Last weekend saw the second Glasgow Comic Con take place in the Rennie Macintosh Church, in Scotland’s second city.
Unlike last year, this was a two-day event. And I’m sorry to say that unlike last year it was rather underwhelming.
The guests were on form, of course, and at least this year they had a decent sound system for the main stage. The problem arose when questions were posed from audience members who couldn’t be heard over the background chatter.
It seems obvious to any regular con-goer, that a simple roving mic could have sorted this and made the panels a much more enjoyable experience.
That aside, highlights for me included the Glasgow Boys panel, which featured one of my all time favourite artists, Frank Quitely, and the fantastic Jim Devlin who would go on to win 2 SICBA awards later that night for his work on School of the Damned.
My personal highlight (not including the very cute Black Cat cosplayer – oh, my!) was John Wagner’s sessions where he talked about his love affair with Megacity One and his optimism around the upcoming movie.
John famously walked away from the Stallone movie after a few months, so I was delighted to hear him say that the new film is “pure grit” and that “there’s nothing about this film that isn’t pure Dredd”.
He reckons that if Dredd does well the sequel will feature Judge Death and the Dark Judges!
I bumped into John outside and we chatted for a while. He told me he was very pleased with the choice of Karl Urban as the lead. Apparently there’s a point in the film where Urban twists his features and it made John think “my God, you ARE Joe Dredd.” I’ll be looking out for that bit.
The big winners of the weekend had to be the Glasgow League of Writers. GC’s own Gordon Robertson founded GLoW off the back of his involvement with the comics side of this site, so everyone on GC is immensely proud of what the members of GLoW have achieved.
GLoW members John Lees and Gordon Maclean walked away with SICBA awards, and the very first GLoW anthology almost sold out before the end of day one, with only 5 copies left to sell the next day.
The anthology had a limited print run of only 100, only 5 were given away before the con (one to Grant Morrison) and the GLoW members even gave up their own copies, such was the demand.
The second print run should see copies in Waterstones and Forbidden Planet, but if you fancy getting your hands on a signed copy from the first run we have 2 to give away to GC readers! Watch our Facebook page for details, coming shortly!
Saturday’s main event was legendary writer Grant Morrison. Much as we love Morrison’s work – I’m a particular fan of his Batman – we decided not to stay for his panel and left just as the crowds began to gather. We have it on good authority, however, that he did not disappoint and was very generous with his time, taking time to chat to his fans and pose for pictures for almost 2 hours. Legend!
I stopped on the way out to chat with Ed Murphy of RoughCut comics and pick up Rose Black: Demon Seed, but then we headed off for the day.
Day 2 began late for us as I fell victtim to Sunday service public transport, but as we arrived we got with the great news about Jim, John and Gordon’s SICBA victories. We did some leisurely strolling around the dealers’ rooms in both venues and just as GLoW1 sold out we sat down to enjoy the cosplaying competition hosted by Billy Kirkwood.
Next up was the John Wagner panel. Ok, so I’d seen him the day before and even chatted one on one, but the guy invented Judge Dredd for drokk’s sake! He was worth a second sitting.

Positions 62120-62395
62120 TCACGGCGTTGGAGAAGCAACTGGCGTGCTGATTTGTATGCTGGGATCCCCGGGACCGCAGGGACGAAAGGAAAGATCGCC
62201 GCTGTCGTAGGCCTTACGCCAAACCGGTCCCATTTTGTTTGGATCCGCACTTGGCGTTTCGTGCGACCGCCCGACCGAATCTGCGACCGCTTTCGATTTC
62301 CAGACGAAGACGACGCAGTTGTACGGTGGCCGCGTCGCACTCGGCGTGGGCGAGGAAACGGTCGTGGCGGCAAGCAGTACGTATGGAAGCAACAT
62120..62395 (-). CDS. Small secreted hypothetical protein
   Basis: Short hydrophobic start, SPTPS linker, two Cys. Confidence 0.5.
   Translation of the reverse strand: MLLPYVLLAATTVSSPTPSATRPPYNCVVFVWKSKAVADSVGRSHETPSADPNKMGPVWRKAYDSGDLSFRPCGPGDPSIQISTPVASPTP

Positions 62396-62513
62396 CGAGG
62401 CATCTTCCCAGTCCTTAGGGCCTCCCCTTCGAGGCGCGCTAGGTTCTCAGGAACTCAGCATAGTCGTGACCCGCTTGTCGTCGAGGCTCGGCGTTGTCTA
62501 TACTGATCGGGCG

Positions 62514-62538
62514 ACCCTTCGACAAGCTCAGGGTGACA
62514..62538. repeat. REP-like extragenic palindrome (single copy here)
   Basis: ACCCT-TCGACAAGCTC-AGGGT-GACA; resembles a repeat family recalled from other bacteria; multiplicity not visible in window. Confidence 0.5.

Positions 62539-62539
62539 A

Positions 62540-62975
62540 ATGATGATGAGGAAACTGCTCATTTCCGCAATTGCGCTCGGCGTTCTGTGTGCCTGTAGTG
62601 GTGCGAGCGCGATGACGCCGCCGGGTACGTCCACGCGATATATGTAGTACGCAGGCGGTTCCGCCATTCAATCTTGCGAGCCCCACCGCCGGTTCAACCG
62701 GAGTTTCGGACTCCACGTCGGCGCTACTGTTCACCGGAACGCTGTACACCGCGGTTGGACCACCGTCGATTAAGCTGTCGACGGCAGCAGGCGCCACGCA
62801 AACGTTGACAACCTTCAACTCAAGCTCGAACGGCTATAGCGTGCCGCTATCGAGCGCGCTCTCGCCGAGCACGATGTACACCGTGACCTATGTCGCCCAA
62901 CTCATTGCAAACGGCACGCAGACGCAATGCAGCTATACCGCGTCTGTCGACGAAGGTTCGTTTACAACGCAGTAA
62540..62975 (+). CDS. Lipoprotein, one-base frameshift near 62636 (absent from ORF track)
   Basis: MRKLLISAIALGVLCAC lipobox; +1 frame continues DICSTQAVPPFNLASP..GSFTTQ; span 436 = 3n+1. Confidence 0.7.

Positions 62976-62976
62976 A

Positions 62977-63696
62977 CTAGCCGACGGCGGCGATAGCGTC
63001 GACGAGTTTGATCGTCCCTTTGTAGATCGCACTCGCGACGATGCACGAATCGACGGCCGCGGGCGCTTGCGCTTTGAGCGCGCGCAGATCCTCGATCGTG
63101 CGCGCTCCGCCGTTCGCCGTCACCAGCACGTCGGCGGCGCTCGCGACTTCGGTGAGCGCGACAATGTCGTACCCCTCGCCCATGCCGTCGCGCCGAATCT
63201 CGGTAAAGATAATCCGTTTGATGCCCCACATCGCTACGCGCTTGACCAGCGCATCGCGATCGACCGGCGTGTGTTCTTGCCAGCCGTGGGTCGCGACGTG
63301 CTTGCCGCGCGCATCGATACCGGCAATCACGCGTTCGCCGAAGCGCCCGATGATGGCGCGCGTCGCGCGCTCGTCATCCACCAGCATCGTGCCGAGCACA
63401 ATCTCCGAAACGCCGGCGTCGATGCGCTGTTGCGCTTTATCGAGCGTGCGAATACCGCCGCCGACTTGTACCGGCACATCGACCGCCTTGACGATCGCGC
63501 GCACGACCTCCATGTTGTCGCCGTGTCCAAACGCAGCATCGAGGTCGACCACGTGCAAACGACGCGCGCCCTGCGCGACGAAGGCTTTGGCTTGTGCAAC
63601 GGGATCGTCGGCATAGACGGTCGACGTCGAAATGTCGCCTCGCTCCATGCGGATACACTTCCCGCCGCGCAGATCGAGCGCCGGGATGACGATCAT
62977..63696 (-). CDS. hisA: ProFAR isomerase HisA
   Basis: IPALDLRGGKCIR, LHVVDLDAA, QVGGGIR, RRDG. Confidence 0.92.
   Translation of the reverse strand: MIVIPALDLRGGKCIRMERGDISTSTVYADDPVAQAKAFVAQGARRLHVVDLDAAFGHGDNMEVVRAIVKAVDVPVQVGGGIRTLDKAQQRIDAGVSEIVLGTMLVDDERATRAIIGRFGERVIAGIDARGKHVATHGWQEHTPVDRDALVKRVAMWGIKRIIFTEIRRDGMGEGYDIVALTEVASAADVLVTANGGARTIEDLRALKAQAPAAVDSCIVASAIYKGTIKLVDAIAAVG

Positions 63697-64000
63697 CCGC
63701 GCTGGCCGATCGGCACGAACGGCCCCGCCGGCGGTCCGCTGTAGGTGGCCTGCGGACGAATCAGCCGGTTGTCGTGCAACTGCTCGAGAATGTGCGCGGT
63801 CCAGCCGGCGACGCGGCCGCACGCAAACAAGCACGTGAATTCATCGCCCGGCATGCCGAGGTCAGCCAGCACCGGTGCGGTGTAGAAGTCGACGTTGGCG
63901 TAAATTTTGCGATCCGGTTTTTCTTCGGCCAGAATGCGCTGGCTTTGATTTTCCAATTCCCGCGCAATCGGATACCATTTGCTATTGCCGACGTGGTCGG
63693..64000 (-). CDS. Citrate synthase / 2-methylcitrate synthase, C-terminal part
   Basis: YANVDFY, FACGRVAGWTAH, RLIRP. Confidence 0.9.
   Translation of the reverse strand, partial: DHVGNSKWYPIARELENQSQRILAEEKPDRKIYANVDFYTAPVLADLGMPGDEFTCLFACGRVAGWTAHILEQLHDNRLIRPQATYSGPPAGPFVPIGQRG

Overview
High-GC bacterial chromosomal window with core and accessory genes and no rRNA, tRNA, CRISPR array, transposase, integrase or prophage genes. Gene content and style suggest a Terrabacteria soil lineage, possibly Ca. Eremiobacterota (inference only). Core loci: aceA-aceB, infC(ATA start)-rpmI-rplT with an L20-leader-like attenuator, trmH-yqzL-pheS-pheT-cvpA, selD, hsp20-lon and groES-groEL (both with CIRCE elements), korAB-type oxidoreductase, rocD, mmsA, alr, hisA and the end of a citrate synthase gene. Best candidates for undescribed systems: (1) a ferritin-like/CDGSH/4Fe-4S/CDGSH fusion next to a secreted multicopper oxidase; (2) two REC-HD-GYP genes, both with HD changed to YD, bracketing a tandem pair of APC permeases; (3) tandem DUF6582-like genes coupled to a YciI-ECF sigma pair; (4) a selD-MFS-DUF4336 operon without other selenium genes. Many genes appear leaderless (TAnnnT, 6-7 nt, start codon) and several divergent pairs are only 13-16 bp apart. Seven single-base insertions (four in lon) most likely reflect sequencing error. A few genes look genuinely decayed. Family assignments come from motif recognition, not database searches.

I had wanted to head to the writer’s workshop, but when we got there it had started early, Jim wasn’t mic’d up and, despite being only a few feet away, I couldn’t hear a word. So I headed home, stopping only to pick up Villainous 1&2 and The Standard before taking my leave.
In my write up of last year’s con my biggest gripe was that the venue is entirely unsuitable – the same opinion stands. It’s a beautiful old building, but it’s not made for the amount of foot traffic that GCC brought to it.
It’s one of the reasons we didn’t stay for Grant Morrison. Queuing for anything in that venue is an uncomfortable and unpleasant experience.
Exhibitors were squashed against the back wall of the hall again, meaning that if only a couple of people stop to chat with them it caused a bottleneck, sometimes even a queue, just to get out of the main hall.
The dealers’ room was in the same place, but as soon as the central tables were put out for the sketch and sign sessions it too became unpleasant to navigate.
The organisers did extend the event into the Queen’s Cross Hall across the road, which helped a lot even though it was still quite cramped. It was a move which benefited from the agreeable weather. Had the rain shown up I suspect many would have stayed in the main venue, opting not to venture across the road.
To summarise Glasgow ComicCon 2012 – it was alright. Not fantastic.
It was a one-day event stretched across two days, with large gaps between events which rarely ran on time. It was held in an entirely inappropriate and cramped venue which is difficult to get to by public transport and not conveniently located for any amenities.
The guests needed to be better moderated too. An event like this should be family friendly, and whilst I’m no prude I felt that some of the language used by Rufus Dayglo and Billy Kirkwood, funny as they may be, was inexcusable.
It’s one thing to have your public persona, it’s quite another to say “cunt” in front of a six year old dressed as Wonder Woman.
I may grump, but I enjoyed the weekend, and as I think back I try to remind myself that GCC is only on year 2 and there’s bound to be teething problems.
But I just can’t get past the terrible venue.
If they hold it there again next year, I don’t think I’ll be there.